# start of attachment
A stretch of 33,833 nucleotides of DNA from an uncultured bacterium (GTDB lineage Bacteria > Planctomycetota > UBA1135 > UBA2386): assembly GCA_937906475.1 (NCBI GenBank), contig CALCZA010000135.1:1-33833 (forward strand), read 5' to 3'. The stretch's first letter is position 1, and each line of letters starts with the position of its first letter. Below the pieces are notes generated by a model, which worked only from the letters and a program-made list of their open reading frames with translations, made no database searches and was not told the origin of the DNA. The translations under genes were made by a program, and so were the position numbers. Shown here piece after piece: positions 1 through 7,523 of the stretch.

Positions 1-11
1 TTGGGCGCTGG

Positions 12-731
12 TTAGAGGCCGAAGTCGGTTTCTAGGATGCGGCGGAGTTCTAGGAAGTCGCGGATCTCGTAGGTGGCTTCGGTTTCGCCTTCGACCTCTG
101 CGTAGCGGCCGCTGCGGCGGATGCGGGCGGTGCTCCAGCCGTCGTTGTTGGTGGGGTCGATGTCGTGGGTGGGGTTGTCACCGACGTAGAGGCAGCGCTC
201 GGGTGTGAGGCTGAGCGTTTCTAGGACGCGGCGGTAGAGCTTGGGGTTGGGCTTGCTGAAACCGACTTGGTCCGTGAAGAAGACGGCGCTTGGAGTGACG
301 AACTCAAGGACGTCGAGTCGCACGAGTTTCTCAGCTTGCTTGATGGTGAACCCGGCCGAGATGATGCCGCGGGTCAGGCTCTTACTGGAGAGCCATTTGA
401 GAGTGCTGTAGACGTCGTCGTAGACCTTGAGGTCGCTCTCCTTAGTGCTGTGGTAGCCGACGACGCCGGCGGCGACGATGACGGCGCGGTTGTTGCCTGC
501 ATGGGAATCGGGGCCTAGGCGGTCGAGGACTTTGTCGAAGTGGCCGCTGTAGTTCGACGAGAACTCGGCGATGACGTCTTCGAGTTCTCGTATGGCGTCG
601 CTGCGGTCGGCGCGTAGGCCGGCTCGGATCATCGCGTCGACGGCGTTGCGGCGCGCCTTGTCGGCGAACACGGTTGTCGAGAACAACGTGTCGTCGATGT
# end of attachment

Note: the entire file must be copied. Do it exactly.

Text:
A stretch of 33,833 nucleotides of DNA from an uncultured bacterium (GTDB lineage Bacteria > Planctomycetota > UBA1135 > UBA2386): assembly GCA_937906475.1 (NCBI GenBank), contig CALCZA010000135.1:1-33833 (forward strand), read 5' to 3'. The stretch's first letter is position 1, and each line of letters starts with the position of its first letter. Below the pieces are notes generated by a model, which worked only from the letters and a program-made list of their open reading frames with translations, made no database searches and was not told the origin of the DNA. The translations under genes were made by a program, and so were the position numbers. Shown here piece after piece: positions 1 through 7,523 of the stretch.

Positions 1-11
1 TTGGGCGCTGG

Positions 12-731
12 TTAGAGGCCGAAGTCGGTTTCTAGGATGCGGCGGAGTTCTAGGAAGTCGCGGATCTCGTAGGTGGCTTCGGTTTCGCCTTCGACCTCTG
101 CGTAGCGGCCGCTGCGGCGGATGCGGGCGGTGCTCCAGCCGTCGTTGTTGGTGGGGTCGATGTCGTGGGTGGGGTTGTCACCGACGTAGAGGCAGCGCTC
201 GGGTGTGAGGCTGAGCGTTTCTAGGACGCGGCGGTAGAGCTTGGGGTTGGGCTTGCTGAAACCGACTTGGTCCGTGAAGAAGACGGCGCTTGGAGTGACG
301 AACTCAAGGACGTCGAGTCGCACGAGTTTCTCAGCTTGCTTGATGGTGAACCCGGCCGAGATGATGCCGCGGGTCAGGCTCTTACTGGAGAGCCATTTGA
401 GAGTGCTGTAGACGTCGTCGTAGACCTTGAGGTCGCTCTCCTTAGTGCTGTGGTAGCCGACGACGCCGGCGGCGACGATGACGGCGCGGTTGTTGCCTGC
501 ATGGGAATCGGGGCCTAGGCGGTCGAGGACTTTGTCGAAGTGGCCGCTGTAGTTCGACGAGAACTCGGCGATGACGTCTTCGAGTTCTCGTATGGCGTCG
601 CTGCGGTCGGCGCGTAGGCCGGCTCGGATCATCGCGTCGACGGCGTTGCGGCGCGCCTTGTCGGCGAACACGGTTGTCGAGAACAACGTGTCGTCGATGT